Rise of 'hybrid authors' as writers buy back their rights

Rise of 'hybrid authors' as writers buy back their rights

The “rise of the hybrid author” was discussed at London Book Fair, with the prediction that writers will increasingly buy back rights to their own books from publishers. 

Justine Solomons, director of Byte The Book, chaired a discussion between Simon Appleby, director of digital agency Bookswarm, host of “The Bestseller Experiment” podcast Mark Stay and Hermione Ireland, m.d. of The Académie du Vin Library. The session on technological changes in publishing was broadcast on 23rd June as part of London Book Fair’s digital line-up. 

The increasing dominance of the hybrid model for both literary events and authors’ careers was discussed.  “I think we’re going to see the rise of the hybrid author,” Stay said. “Just this week on the podcast we interviewed Nadine Matheson of The Jigsaw Man. She’s going to be typical of the kind of the writer you see. She did National Novel Writing Month, self-published a thriller, learned a lot and regrouped then wrote The Jigsaw Man and it was part of a six-publisher auction. You’re going to see a lot more authors coming in through the ranks like that.” 

Authors will increasingly navigate their own rights instead of publishers, according to Stay. “You’re going to have authors like a friend of mine who is with one of the big publishers. He got the rights back to 10 thrillers this week, absolutely cracking thrillers, which frankly his publishers didn’t know how to sell,” Stay told the panel. “But now he can take those, sell them himself, make 70% on each sale instead of the paltry amount publishers usually give and re-jacket them and sell them internationally."

Stay added: "You’re going to see a lot more hybrid authors, getting their rights back and waking up to the fact they’re not selling their books to publishers but licensing them.” 

On festivals Appleby said things were unlikely to go back to how they were before tha pandemic, explaining: “A lot of people have realised they can get a lot more done if they don’t go halfway around the world. In all facets I think hybrid events will become much more normal. We are pre-recording the bulk of this and I think this is a better way of working, you get a better quality of discussion.”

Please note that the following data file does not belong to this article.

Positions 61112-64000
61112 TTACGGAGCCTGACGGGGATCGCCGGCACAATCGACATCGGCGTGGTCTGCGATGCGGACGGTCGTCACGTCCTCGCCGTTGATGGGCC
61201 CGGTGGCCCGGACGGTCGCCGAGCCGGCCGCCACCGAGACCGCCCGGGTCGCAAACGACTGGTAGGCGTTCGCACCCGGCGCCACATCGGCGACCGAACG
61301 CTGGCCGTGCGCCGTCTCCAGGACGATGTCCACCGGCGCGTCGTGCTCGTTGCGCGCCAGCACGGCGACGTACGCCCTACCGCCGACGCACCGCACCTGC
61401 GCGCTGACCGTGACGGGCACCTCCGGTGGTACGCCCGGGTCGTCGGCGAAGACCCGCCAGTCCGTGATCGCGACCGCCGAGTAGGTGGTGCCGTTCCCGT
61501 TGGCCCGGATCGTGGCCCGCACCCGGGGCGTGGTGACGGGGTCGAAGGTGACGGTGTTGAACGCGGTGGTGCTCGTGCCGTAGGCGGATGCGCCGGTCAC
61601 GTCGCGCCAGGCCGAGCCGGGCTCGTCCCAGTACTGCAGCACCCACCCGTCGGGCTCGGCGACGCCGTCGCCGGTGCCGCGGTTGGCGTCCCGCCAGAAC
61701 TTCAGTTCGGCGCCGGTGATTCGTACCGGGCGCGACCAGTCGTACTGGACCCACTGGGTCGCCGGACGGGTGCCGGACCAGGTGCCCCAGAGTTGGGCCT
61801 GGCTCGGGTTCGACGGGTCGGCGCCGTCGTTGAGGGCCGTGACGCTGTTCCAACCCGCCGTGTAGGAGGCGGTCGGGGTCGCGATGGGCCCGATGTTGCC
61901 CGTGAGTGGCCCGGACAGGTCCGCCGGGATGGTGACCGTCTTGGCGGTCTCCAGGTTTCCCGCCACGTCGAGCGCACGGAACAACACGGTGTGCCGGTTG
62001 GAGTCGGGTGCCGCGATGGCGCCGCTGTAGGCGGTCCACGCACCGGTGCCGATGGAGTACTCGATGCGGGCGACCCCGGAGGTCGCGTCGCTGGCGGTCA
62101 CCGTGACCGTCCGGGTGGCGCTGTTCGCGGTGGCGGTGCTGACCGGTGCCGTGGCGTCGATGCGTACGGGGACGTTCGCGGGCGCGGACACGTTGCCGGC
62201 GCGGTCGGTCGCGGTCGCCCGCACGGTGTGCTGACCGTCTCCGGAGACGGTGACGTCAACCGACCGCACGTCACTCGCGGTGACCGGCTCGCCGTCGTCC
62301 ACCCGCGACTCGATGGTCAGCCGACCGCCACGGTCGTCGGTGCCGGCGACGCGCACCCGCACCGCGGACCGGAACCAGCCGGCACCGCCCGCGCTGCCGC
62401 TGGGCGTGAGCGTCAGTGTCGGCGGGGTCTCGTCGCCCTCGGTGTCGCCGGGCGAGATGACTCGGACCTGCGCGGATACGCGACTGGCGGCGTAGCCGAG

However, Appleby echoed what some events organisers recently reported at The Bookseller's Marketing & Publicity Conference, suggesting there is a sense of saturation for online events. “A lot of publishers embraced online events but are now experiencing a degree of online event fatigue, in terms of how to differentiate this poetry event from another, for example,” he said. 

The panelists also discussed the priorities for publishers around building a database and logistics. Ireland said on direct-to-consumer publishing: “None of the big publishers tend to have e-commerce functionality really. The big publishers are so worried about looking like they’re competing with Amazon. HarperCollins do sell on their website but it’s not their main revenue stream.” 

She added: “To a certain extent if you’re a big publisher you don’t mind if your customers are buying from Amazon or Waterstones... but being able to talk to your customers through e-newsletters is really important and everyone’s got wise to that in the past few years. A lot of people are very late to the party frankly, it’s really important – being able to sell and communicate with your customers is so important – building your database is the single, most important thing.” 

Meanwhile Appleby stressed the importance of logistics for small companies. “Small publishers, indie bookshops and authors need to get better at logistics and fulfillment. Brexit has made some of that more challenging, hopefully temporarily.”